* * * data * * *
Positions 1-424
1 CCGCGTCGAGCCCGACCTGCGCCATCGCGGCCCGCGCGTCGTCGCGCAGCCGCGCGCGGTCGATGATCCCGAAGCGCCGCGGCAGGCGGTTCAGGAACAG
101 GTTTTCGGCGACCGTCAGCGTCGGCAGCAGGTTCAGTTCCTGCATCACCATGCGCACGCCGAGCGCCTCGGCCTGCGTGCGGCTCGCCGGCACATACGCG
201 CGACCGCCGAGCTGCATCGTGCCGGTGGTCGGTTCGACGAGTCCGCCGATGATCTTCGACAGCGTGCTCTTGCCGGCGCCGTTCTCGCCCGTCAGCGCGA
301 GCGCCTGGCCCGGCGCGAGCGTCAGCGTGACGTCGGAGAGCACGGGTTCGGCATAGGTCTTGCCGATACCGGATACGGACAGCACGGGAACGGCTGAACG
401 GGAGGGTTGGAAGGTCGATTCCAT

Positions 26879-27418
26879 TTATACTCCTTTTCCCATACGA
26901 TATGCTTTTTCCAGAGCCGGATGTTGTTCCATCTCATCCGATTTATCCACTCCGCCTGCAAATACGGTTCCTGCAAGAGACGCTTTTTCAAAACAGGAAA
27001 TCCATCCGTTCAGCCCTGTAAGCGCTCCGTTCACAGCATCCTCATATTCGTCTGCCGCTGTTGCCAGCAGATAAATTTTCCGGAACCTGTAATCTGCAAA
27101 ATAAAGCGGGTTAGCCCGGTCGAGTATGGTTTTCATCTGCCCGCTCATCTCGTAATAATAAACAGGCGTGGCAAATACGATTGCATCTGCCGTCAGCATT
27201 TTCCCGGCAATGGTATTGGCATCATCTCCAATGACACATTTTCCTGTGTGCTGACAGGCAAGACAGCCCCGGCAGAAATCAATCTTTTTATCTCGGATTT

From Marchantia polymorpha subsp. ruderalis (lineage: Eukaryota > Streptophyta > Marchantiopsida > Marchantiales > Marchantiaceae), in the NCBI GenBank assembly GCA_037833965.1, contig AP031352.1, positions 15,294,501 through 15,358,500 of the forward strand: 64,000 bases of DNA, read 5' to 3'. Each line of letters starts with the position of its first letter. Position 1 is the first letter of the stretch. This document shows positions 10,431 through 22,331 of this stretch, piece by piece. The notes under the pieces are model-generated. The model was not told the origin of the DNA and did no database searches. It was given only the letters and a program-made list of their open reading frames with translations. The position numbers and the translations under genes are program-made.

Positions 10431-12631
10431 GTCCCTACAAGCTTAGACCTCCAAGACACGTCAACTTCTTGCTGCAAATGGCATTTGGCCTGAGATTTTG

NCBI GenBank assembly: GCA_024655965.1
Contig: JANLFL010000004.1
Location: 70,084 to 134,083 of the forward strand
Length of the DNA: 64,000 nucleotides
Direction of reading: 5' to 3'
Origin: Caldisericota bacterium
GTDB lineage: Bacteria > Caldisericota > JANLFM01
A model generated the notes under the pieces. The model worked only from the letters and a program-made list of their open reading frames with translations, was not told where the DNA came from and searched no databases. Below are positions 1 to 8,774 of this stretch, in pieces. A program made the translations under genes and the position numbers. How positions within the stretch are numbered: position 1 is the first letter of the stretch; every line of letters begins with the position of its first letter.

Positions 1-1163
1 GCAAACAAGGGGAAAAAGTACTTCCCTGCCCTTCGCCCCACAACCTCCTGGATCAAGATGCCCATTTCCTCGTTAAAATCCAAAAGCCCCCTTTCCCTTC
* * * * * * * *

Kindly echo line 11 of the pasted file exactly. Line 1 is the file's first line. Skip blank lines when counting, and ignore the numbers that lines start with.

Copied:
27101 ATAAAGCGGGTTAGCCCGGTCGAGTATGGTTTTCATCTGCCCGCTCATCTCGTAATAATAAACAGGCGTGGCAAATACGATTGCATCTGCCGTCAGCATT